So what’s the answer? Well, obviously when I’m successful enough I won’t have to grind in the same way I do now. I won’t have to be designing at 4:30am (now 5:00am), as I’ll have people around to do that for me. I won’t have to be worried about sacrificing my creative integrity to pay my rent because at the level of global success my circle of supporters tend to think I’m bound for I’ll own my home, my car, my dog and the park I walk him in. The answer is, “To get paid”. The answer is, “To make money”. The answer is, “To get rich”. And the question I pose to those Jeopardy answers is, “What did I care about the least when I was 12 and had a dream about what I wanted to do with myself?”.

Far too frequently I find myself trying to figure out how to make more and more money rather than thinking about how to make better art. I find myself talking about the cost of my ideas rather than the pay-off that comes with completing creative projects. I get clouded by the race to being rich rather than gaining clarity from the exhilaration of being expressive. This is not what I signed up for. And this is not the note I want to see myself sign off on.

I live in the biggest small city on the planet it seems; in a place where the buildings give us the delusion that we’re like New York and the women give us the delusion that we’re like L.A.. But outside of surface area, not the population nor the money to spend comes remotely close to either of those cities let alone the entire country just south of here. So it’s hard to get rich with your feet so planted and I keep saying to myself that success is just a “get the fuck out of Toronto” away. I guess only if the measure is money more than happiness and unfortunately my reality keeps weighing me on that scale.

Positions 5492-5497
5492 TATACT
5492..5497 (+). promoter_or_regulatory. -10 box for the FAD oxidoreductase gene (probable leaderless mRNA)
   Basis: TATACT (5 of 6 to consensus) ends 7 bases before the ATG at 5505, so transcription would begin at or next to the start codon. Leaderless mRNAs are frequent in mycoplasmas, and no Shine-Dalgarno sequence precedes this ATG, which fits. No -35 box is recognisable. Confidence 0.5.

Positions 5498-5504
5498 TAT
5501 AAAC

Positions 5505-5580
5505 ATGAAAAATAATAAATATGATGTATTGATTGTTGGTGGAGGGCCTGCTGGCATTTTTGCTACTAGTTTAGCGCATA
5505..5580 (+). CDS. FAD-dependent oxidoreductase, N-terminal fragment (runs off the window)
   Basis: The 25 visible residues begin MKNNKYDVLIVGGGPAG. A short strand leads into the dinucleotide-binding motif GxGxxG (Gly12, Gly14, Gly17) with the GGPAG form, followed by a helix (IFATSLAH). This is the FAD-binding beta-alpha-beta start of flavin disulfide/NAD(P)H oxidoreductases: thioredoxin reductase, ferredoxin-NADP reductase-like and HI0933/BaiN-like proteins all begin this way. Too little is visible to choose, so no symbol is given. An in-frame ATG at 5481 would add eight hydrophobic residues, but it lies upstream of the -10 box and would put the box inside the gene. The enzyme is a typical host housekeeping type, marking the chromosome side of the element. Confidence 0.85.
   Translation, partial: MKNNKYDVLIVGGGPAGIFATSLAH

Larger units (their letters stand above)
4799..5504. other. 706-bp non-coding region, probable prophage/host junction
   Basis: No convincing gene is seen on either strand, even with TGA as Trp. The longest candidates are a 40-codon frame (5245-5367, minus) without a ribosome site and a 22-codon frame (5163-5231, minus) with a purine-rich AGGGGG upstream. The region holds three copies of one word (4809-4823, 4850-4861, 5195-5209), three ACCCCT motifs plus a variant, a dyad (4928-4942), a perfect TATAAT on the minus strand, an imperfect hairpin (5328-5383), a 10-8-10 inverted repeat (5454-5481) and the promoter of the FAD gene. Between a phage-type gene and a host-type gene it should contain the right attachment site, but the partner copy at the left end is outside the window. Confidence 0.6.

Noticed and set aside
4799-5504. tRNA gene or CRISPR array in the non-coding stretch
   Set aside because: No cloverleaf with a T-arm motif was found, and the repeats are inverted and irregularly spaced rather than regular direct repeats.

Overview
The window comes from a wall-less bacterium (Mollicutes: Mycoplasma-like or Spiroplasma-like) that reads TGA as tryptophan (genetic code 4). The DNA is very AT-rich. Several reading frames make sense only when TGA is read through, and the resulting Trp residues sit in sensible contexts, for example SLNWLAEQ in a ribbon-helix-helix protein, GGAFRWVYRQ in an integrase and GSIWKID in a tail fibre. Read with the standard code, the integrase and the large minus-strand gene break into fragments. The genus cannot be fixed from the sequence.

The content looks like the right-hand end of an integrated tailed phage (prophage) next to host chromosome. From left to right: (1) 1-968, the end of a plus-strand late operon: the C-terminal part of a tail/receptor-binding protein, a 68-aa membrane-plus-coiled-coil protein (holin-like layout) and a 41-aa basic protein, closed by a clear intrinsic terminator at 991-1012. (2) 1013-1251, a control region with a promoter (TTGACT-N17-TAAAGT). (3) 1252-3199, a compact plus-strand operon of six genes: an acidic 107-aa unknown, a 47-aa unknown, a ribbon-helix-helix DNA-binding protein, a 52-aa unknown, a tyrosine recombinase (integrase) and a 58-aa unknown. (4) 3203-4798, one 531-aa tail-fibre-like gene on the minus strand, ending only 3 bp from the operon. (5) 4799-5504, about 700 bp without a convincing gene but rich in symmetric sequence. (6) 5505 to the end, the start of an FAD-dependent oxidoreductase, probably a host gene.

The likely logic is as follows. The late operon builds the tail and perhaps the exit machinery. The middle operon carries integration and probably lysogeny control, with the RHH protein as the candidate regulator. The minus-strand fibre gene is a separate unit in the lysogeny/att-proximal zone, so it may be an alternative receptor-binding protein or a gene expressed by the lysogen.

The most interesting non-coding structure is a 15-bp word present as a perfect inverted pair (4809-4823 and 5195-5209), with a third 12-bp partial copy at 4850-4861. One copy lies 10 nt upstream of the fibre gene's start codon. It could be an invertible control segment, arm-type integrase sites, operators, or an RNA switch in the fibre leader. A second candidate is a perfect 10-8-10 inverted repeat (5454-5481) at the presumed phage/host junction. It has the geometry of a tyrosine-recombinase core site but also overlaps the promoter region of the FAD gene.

One of my favourite lessons I’ve learned came from watching Winnie The Pooh with my daughter. A few of the characters got lost in The 100 Acre Woods trying to find home. When Pooh noticed they kept finding themselves back at the same sandpit, he said, “We have been looking for home, but we keep finding this sandpit. Maybe if we start looking for this sandpit, we will find our way home”. I don’t know that I want to do this anymore, this “trying to make it” thing. I’m not certain that working a life trying to get rich is more valuable to me than living a life trying to be happy. And it’s not a “mo’ money, mo’ problems” problem. It’s about who amuses the clown and who cures the doctor. It’s about finding out what you do to heal you. Evidently it’s what led to how MA$E “screwed up”, how Lauryn Hill went “nuts” and arguably why Dave Chappelle is happier than most comedians in the world. And I’m quite content with the thought, at least right now, half asleep while my workload piles, that I can leave this all alone against the better judgement of those who too are chasing a Western World Dream, in order to finally feel happy with life rather than thinking about how happy my life would be if I could just buy it all back.

Sometime ago there was something fanciful in our minds about “doing what we wanted” for a living. Whatever that was, we need to remind ourselves of it when responsibility to conform outweighs our instinctive response to create. Because great riches at the expense of sacrificed art is rarely better than sacrificing riches to be an expressly great artist. And if that means leaving everything you’ve “hustled” and “grinded” for in order to stop chasing the detour your responsibilities have created for you, then maybe it’s better that we get lost. Maybe it’s better that we search for the sandpit or live in a hut and leave the yacht at shore for someone who cares either a little bit more about money or a little bit less about dreams that mirror mine. Because a shepherd doesn’t get rest counting his sheep. And maybe that’s how we’ll find our way to some place that feels remotely like home and maybe then we can find better reason to sleep, or rest, or watch television like someone with a regular job and an extraordinary understanding of the meaning of their lives. When your pleasure is in the prize more than the process you’re doing for profession more than for passion. I think it’s time we earn the time to relax.

- Bryan 'be.' Espiritu